I Check You Press Release

Opening of “I Check You” exhibition at Munch Gallery
New works by Rauha Mäkilä and Geraldine Visco
April 21 - May 22, 2011
Opening reception April 21, 2011, 6-9 pm

Contact: Lillan Munch, 212.228.1600, info@munchgallery.com

 

New York, New York, April 4, 2011 – I check you, you check me. Check night, check day. Electrifying colors, a lady’s leg, flashed socialites and aftermath stories. Munch Gallery presents the much-anticipated exhibition “I Check You”, featuring Finnish painter Rauha Mäkilä and New York photographer Geraldine Visco. The artists dig below the surface of city life and the superficial commercialized life and bring us stories of urban love and war. Their portraits are at times merciless, but never without tenderness for the subject. The exhibition will be up from April 21 through May 22. 

 

Geraldine Visco Artist Statement:
Do you want to know who I am? My favorite word is motherfucker, I have fabulous hair and teeth and love outrageous outfits, my last name ends in a vowel, and I live at Visco Disco on the Upper East Side. I’ve been called “crazy, sexy, cool,” “wild woman,” and “a piece of work.”  All I know is I landed on this earth into an Italian-Irish family in the suburbs of Boston during the 1950s and moved to New York City in 1974 when things were gritty, but there was also an exhilarating sense of glamour and danger in the air—those of us brave enough to move to Manhattan felt like pioneers. I started out as an actor, writer, and fashion designer who earned my keep as a sex worker and switched to a day job at Macy’s and later Columbia University, where I’ve earned three degrees. When I hit fifty or so, after a variety of bad relationships that stalled my progress, I vowed to resume my work in the arts and gave up sleeping and housework. Because I’m diagnosed as ADHD and hypomanic, I have no problem juggling a day job with performing, writing a weekly column for New York Press, and taking hundreds of photographs a week.

For me, photography is important on many levels. It’s documentation of a moment in time, of people and places but I never forget it’s a visual expression. Framing the shot and capturing the essence of my subject is everything. When people call me a photographer, it’s still a novelty since I only began taking photos 6 years ago. Taking pictures is definitely an integral part of my performance art and writing—they’re all linked to express the inner Gerry Visco. I get a big kick out of the fact that here I am in my middle years, suddenly being labeled as an artist and my work is getting a positive reaction. It’s never too late, bitch!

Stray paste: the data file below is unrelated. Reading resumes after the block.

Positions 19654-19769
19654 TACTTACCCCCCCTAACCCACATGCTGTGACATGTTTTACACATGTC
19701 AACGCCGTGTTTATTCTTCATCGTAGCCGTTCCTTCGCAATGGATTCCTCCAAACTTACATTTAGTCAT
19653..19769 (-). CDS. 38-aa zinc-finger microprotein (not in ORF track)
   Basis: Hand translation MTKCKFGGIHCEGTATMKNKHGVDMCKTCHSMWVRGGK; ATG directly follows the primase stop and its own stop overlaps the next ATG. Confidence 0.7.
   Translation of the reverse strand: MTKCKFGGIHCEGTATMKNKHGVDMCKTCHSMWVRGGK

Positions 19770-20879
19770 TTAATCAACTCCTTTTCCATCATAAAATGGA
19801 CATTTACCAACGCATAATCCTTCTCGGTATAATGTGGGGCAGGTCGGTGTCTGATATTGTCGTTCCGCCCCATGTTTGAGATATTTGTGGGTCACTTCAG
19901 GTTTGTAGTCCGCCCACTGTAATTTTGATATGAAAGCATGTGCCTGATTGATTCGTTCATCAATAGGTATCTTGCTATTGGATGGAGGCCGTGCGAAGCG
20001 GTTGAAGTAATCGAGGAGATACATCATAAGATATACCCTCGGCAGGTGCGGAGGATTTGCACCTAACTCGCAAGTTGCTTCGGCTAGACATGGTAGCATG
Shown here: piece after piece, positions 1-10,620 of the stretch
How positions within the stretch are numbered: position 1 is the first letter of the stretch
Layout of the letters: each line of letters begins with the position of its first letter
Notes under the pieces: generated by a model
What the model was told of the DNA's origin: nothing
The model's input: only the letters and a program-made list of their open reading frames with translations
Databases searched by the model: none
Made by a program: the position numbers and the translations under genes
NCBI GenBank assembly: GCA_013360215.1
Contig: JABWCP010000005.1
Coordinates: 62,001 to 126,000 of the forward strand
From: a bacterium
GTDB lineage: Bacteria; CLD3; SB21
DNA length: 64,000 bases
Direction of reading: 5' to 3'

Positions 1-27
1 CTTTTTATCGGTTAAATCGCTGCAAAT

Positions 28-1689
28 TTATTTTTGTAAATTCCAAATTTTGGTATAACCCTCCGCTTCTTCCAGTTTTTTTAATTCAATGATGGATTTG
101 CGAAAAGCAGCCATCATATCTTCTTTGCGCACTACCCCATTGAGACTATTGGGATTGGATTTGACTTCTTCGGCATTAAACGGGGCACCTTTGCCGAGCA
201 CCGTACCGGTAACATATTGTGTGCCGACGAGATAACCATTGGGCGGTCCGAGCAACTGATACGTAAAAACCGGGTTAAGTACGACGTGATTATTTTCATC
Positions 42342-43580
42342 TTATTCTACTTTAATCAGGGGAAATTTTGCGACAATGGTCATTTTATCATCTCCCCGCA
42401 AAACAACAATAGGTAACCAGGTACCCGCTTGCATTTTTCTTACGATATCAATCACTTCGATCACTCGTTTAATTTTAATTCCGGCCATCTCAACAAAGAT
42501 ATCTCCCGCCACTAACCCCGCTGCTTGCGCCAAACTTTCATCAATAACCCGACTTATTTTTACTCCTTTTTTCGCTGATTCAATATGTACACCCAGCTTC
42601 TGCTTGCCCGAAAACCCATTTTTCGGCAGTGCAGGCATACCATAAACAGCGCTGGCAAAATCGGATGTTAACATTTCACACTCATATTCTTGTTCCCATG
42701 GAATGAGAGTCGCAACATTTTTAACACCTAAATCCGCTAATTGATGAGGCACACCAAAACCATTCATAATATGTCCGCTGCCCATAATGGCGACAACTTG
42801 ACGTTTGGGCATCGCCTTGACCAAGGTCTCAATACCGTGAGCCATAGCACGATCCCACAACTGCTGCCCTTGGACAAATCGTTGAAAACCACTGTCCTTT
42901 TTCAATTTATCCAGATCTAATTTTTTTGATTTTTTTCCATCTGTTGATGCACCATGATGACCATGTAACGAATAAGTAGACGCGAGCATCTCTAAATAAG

Rauha Mäkilä Artist Statement:
Outside it’s so damn gray again. The snow is melting and slush is flying. How am I supposed to think about anything else than grey. Where are all the colours? At least not in Helsinki. I would just like to wrap up in a blanket and look at pointless teen tv-series. In them the sun is always shining, the colours are just right and the amount of bare skin is appropriate. Or on the other hand, who says it’s pointless, in each episode some problem is solved. Where to buy new clothes, who to kiss on the weekend, who did what and who did who... problems that don’t need to be solved. So, like yeah that’s where I get all the colours for my paintings. Maybe even the subjects. And beside this I read a bunch of fashion and men’s magazines. These days 70s soft porn magazines and Jallu are my favourites. They have nice colours and poses, the attitude I am not so sure of.  And then I hang out online, read blogs, am amazed by the flow of images. And the exposed skin. It’s so normal nowadays; you can just shrug your shoulders and forget about it. Obscenity and mysteriousness have become decent and everyday. Nothing really surprises you anymore. You don’t feel anything anymore. It’s exciting to create art about that. Superficiality and surface. Exterior and promises.

I guess, I am part of a generation that runs away from responsibilities and lives a prolonged youth. I read something like that in a magazine. But on the other hand painting is really, really hard. It takes time; it doesn’t just happen like that – it calls for both technique and content. How do you fit that into the quest for eternal youth and the avoiding of becoming an adult? That is what I try to do, I guess, to bring Beverly Hills 90210 and Gossip Girl to the canvas with a little True Blood to spice it up. To penetrate the surface, to give it relevance. To love the present and to find a meaning to all of this. I mean, I admire popular culture, because I am so this generation. And I feel and wonder and do not just want to shrug my shoulders.